But what of the New Testament message? Wasn't the Church without that in Scriptural form? Yes and no. The Apostle Paul tells us that God preached the Christian Gospel to Abraham: "And the Scripture, foreseeing that God would justify the Gentiles by faith, preached the gospel to Abraham beforehand, saying, `In you all the nations shall be blessed'" (Gal. 3:8). And the writer of Hebrews declared that the Christian gospel was preached to the Israelites in Moses' time (Heb. 4:2). Paul could summarize the Gospel from the Old Covenant Scriptures, namely, "that Christ died for our sins according to the Scriptures, and that He was buried, and that He rose again the third day according to the Scriptures" (1 Cor. 15:3,4).
Equally as interesting, the Apostle Paul doesn't suggest to Timothy that all they have is oral tradition, though indeed that was important. Instead Paul points him to the sufficiency of the Scripture, Old Covenant Scripture, which "is profitable for doctrine, for reproof, for correction, for instruction in righteousness, that the man of God may be complete, thoroughly equipped for every good work" (1 Tim. 3:16). As genuinely central as the authority of the Church is, Paul doesn't suggest that the New Covenant Church lacks Scripture. The Old still stands, and it is sufficient even for New Covenant doctrine and ethics. The Church could live on the Old Covenant documents alone. Quite a twist on modern practice.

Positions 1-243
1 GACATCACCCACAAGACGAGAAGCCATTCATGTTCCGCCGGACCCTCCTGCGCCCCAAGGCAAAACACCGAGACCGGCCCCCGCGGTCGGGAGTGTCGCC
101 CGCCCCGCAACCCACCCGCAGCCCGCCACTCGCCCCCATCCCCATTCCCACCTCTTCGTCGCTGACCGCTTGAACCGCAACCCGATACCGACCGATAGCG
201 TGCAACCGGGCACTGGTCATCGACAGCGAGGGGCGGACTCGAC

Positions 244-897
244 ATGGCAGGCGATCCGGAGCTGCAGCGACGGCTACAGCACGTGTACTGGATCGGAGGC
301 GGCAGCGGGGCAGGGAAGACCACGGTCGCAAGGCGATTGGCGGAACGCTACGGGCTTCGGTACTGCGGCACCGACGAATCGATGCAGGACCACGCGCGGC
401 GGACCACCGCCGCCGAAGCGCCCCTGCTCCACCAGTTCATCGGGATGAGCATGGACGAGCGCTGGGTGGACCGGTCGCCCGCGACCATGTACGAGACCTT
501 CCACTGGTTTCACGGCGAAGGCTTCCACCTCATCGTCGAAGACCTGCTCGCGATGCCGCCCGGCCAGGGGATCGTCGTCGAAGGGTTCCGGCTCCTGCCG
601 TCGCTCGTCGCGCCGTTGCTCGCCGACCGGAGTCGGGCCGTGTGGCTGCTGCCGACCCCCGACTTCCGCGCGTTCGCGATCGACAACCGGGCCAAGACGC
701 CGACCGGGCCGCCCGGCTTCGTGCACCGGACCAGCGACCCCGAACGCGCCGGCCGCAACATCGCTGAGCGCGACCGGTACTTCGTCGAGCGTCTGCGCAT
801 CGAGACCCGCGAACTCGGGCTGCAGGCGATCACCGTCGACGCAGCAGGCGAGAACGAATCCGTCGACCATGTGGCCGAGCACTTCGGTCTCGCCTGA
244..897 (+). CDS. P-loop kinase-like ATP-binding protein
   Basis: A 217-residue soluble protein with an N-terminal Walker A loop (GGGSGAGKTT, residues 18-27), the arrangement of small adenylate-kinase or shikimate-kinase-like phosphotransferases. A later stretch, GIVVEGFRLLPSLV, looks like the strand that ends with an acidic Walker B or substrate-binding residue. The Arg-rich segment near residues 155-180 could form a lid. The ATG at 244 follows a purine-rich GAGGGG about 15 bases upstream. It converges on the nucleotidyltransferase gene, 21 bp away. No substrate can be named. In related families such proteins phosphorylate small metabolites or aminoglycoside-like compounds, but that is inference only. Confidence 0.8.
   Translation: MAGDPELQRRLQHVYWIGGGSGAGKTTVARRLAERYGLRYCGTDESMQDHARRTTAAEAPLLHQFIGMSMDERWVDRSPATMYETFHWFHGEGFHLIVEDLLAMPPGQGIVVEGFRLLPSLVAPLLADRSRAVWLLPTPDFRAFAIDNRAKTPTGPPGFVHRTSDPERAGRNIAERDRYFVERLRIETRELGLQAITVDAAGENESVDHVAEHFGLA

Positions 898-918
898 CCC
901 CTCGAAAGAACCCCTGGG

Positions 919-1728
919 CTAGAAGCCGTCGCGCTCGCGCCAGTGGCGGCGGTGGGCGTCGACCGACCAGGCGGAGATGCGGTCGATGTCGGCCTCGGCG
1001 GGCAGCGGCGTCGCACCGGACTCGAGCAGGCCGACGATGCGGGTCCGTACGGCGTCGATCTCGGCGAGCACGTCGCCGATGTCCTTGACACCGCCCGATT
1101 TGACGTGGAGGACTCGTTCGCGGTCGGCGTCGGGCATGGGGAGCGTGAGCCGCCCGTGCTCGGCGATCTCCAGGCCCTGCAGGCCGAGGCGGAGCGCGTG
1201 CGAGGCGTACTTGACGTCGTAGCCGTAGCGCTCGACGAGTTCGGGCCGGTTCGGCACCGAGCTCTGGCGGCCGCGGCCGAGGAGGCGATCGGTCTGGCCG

Rome and the East extend the above criticism to suggest that after the early period of mere oral tradition, the Church authorities finally established the New Testament. The Church created the Scripture. But this too is so unJewish. If we think in terms of continuity between Old and New Covenants, we can ask whether the Church authorities in the Old Covenant created or recognized the Scripture. Clearly there, the Lord inscribed a covenant which prescribed His Church and its authority. Scripture created the Church. Given that Christianity is a glorious culmination of the Old Covenant pattern, it too would submit to God's covenant and later recognize His written word under the providence of the Holy Spirit.
Now anabaptists certainly have a problem with Church creeds and councils, since they deny the Church any such legitimacy from early on, but classical Protestants never did. So Rome and the East can't properly force their favorite dilemma on us of having to choose between the authority of the Church in recognizing the Canon or denying the New Covenant Scriptures. That sort of dichotomy can undermine anabaptist notions of the Church, but it should also remind us once again of the Greekness, dispensationalism, and basic unJewishness of Rome and the East.